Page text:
“It is hard to find the words to express the depth of my gratitude,” soon-to-be Supreme Court Justice Ketanji Brown Jackson declared at the White House on Friday. Her gracious acknowledgment of her ascent to the nation’s highest court follows what, in today’s light, might be called a normal Senate confirmation. And that’s precisely the problem: Her 53-to-47 confirmation vote was an unjustifiable partisan slap at the nation’s first Black female Supreme Court justice — and a sign of how off the rails judicial confirmations have become.
Unlike in other recent confirmations, there were no questions regarding her character or temperament, and no procedural chicanery in the Senate. Judge Jackson’s ascension to the high court should have been free of controversy. Some Republicans concocted absurd smears about her record to justify opposing her; others acknowledged her qualifications but complained that she probably would not rule the way they preferred — which is not the standard that has traditionally been applied to nominees.
This reflexive tendency by the opposition to deny a president a chance to fill judicial vacancies has become a new norm. And it is unlikely to end, absent intentional reforms. Easiest would be adjusting confirmation proceedings, such as Senate Judiciary Committee hearings. Rather than force nominees to endure marathon grilling sessions, senators could consider letting them answer questions over more days. Instead of allowing grandstanding lawmakers to attack nominees without limit or consequence, perhaps they should be confined to asking only questions that are relevant to the proceedings.
For a time, a group of centrist senators made a pact to vote as a bloc for all reasonable nominees, regardless of which president nominated them. Those few senators still interested in repairing the tattered confirmation process should resurrect this strategy.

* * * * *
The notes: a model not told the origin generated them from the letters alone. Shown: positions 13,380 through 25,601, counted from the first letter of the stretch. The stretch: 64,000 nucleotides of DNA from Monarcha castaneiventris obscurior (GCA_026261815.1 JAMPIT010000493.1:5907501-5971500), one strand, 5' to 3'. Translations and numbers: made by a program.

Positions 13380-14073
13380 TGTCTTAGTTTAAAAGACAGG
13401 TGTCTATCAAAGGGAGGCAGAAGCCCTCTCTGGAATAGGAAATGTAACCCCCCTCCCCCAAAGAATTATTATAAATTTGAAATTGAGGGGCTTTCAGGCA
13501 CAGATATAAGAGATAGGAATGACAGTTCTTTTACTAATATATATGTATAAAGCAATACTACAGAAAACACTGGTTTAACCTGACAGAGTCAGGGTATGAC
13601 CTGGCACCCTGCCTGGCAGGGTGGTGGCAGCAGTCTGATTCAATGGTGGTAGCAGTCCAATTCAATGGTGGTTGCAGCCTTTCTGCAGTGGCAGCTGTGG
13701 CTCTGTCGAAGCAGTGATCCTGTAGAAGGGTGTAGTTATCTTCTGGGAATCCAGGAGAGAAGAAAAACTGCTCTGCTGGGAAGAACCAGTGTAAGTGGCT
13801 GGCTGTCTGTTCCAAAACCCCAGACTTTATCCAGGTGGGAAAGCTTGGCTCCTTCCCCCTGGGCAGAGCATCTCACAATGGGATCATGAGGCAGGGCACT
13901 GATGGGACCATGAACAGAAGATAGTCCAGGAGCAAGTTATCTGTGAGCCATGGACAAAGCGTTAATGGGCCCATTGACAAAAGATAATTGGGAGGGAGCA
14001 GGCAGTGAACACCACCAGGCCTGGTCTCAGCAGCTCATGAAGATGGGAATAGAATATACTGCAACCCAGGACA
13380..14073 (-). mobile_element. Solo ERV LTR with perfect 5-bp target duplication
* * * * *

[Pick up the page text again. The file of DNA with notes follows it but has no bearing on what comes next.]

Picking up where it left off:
A more enduring and effective change would be imposing term limits on federal judges, of perhaps 18 years, and spreading out vacancies so that each president gets to make a predictable number of appointments. This would dramatically reduce the stakes of any single Supreme Court pick and limit the element of chance when vacancies arise that could tip the court’s ideological balance.
Moreover, term limits would cut the pressure presidents feel to pick young ideologues for the court or to select only judges with similar pedigrees. More people of more varying experience would be considered to serve. Supreme Court precedent would be less likely to reflect the idiosyncratic preferences of one or two justices. And term limits would guard against justices experiencing mental decline on the bench.
This idea is neither new nor without complications. Some scholars argue it would require a constitutional amendment. Safeguards would have to be crafted to prevent judges from timing their retirements to give presidents of their preferred parties extra picks. And rules might have to be drafted to prevent former judges from taking big paydays at private companies after leaving the court. But these challenges do not eliminate the reform’s appeal. What is clear is this: Things cannot continue on their current, corrosive trajectory.